In a newly published post, Recalling the Joys of Reporting, I make reference to a column I wrote in December 1996 about being trapped in ORNL’s Wigner Auditorium (formerly known as the Central Auditorium). It was kind of fun to look back.
Here’s the column in its entirety:
Sometimes you get trapped. It happens to everybody, and it happened to me a few days ago.
There I was, slinking down in my chair at Oak Ridge National Laboratory’s Wigner Auditorium, hoping an unknown ally in the crowd might yell, ”Fire!”
If you cover science, as I do on occasion, you have to pick your spots carefully.
For instance, I monitor ORNL’s weekly Technical Calendar and avoid — at all costs — seminars with titles like, ”Polyoxometalate Anions: Inorganic Ligands and Cryptands,” which was presented recently by Michael Pope of Georgetown University.
It’s easy to get in over your head, especially if you write for an audience several educational notches below Ph.D. There are some topics I don’t even pretend to understand. Otherwise, my editors might ask me to report on stuff that makes no sense whatsoever. Like politics.
Anyway, I thought I was safe recently when I told the ORNL staff I would be on hand for the dedication ceremony of the Holifield Radioactive Ion Beam Facility.
It seemed pretty straightforward.
The Holifield accelerator nearly got killed a few years ago, but some innovative folks at ORNL convinced the U.S. Department of Energy to reconfigure the facility and equip it with a new, more productive research identity. The experimental beams will enable scientists to do neat things like study particles associated with the forming of stars and other stellar events.
And the rehab project only cost about $2.6 million. By government standards, that investment would be a bargain no matter the outcome, but in this case it appears taxpayers really got their money’s worth.
I figured I’d rush over to the Oak Ridge lab, take down a quote or two, grab a few hands, nod, smile, and be back at the office in time to churn out a story before attending two other news events on that day’s schedule.
Or so I thought.
That plan fell apart as soon as I entered the ORNL auditorium and picked up a program. The dedication ceremony had tiers of speakers, stacked like a royal wedding cake, one after another and grouped by category.
First there was the ”Welcome” (2 speakers), then the ”Introductions” (1), ”Dedicatory Address” (1), ”Remarks” (4), ”Scientific Speakers” (2), ”Acknowledgments (1) and, finally, the ”Closing Remarks” (1).
The beginning and the end were pretty simple. Even I can understand comments like, ”This is a very happy day for all of us!” or ”This facility will enhance the nation’s scientific infrastructure.”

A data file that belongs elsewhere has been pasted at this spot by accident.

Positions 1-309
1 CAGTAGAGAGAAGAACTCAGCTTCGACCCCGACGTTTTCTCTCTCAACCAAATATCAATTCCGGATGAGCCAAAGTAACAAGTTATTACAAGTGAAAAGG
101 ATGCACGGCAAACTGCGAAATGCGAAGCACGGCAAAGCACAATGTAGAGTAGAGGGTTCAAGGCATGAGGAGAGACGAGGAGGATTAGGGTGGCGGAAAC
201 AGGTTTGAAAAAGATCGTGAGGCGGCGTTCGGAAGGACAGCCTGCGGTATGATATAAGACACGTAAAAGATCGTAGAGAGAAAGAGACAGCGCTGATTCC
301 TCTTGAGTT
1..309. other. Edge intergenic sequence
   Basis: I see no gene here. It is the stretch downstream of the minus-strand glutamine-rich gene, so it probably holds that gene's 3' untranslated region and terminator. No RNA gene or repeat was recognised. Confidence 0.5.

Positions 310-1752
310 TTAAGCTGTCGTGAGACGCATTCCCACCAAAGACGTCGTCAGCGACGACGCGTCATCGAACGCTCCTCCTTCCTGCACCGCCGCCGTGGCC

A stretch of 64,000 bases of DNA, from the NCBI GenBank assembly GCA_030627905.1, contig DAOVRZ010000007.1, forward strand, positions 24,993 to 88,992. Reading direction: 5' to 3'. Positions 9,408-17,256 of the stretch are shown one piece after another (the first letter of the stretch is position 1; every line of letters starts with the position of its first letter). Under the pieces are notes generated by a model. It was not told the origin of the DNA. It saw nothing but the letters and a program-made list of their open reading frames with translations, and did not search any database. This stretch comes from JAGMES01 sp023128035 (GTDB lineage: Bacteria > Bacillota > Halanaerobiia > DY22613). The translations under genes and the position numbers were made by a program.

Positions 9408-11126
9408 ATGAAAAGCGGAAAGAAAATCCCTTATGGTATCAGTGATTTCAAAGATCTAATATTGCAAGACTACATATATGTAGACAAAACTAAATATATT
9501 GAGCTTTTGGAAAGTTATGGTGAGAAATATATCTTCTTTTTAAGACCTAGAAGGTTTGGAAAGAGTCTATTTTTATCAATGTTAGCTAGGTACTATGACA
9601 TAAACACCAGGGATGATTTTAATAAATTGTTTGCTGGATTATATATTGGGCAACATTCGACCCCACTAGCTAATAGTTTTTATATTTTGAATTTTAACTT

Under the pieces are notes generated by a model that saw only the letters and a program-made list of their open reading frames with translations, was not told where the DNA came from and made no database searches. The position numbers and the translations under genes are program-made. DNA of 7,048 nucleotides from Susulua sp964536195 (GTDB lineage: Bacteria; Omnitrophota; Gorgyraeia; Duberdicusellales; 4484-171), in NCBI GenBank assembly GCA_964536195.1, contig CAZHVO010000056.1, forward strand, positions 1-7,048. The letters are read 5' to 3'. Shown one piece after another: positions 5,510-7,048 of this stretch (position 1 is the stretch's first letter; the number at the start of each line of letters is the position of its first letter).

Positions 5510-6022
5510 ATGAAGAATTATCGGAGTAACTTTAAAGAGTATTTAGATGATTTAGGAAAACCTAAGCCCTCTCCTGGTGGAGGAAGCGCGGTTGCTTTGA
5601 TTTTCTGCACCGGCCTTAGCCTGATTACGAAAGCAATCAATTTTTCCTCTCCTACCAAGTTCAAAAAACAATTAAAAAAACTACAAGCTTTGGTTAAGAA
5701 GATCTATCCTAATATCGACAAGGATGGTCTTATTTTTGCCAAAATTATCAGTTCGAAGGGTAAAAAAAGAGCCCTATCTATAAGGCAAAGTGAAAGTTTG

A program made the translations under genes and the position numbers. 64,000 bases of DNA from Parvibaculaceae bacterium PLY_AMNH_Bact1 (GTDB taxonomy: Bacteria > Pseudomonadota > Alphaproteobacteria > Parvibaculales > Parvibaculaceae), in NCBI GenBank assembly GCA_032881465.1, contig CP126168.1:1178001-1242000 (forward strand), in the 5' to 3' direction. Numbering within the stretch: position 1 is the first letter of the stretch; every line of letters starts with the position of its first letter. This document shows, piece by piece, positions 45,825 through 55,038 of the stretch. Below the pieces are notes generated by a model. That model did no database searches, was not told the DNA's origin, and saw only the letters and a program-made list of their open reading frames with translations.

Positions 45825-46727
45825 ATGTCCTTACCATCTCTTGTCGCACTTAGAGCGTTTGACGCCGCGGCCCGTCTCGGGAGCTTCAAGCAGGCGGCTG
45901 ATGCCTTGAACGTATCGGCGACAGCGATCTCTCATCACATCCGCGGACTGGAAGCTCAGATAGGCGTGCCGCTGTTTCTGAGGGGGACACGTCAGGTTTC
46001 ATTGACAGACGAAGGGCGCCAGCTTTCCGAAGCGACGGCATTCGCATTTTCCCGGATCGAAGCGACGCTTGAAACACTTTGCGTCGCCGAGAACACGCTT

However, like chocolate-covered nougat, the tough stuff was in the middle. After the fluff and pleasantries, and concerns about the federal budget’s impact on science research in general, there was real talk about real physics.
The first time I heard the term ” neutron halo,” I knew I was in trouble. By the third or fourth time, my eyes glazed.
Next came a discussion of HF potential and harmonic oscillators. Some terms seemed to have geographic implications, like the valley of stability and the neutron drip line . As one speaker addressed quark effects and interstellar nucleosynthesis, my brain began to lose its audio feed.
I apparently wasn’t alone.
University of Tennessee President Joe Johnson, who told a football story when it was his turn to speak, looked like he’d achieved cocoon status on the front row.
To Johnson’s credit, he showed up. His counterparts at Vanderbilt and Oak Ridge Associated Universities sent their regrets. (The hosts, however, didn’t use those opportunities to shorten the program. In each case, remarks were read for the absentee speakers.)
I surreptitiously surveyed the auditorium, and the only one I found taking notes was Lee Riedinger, UT’s physics chairman. I’m not sure what that was all about, but I did spot another distinguished gentleman rustling papers that turned out to be his flight schedule.
As one of the speakers displayed a drawing of something nuclear that looked like a pepperoni pizza — accompanied by all sorts of isotopic numbers and scientific symbols that can’t be reproduced here — I wondered how the interpreter for the hearing impaired was passing along that information. I watched her for a few minutes and decided she was faking it, giving what appeared to be continuous sign language for ”Etc., etc., etc.”
Finally, two hours after it all began, lab physics chieftain Fred Bertrand marched to the microphone and officially proclaimed the entire affair ”stimulating.”
As for me, I simply shrugged my shoulders, confessed my shortcomings, and recited this bit of scientific scripture:
”Blessed be the physicists, for they amuse themselves.”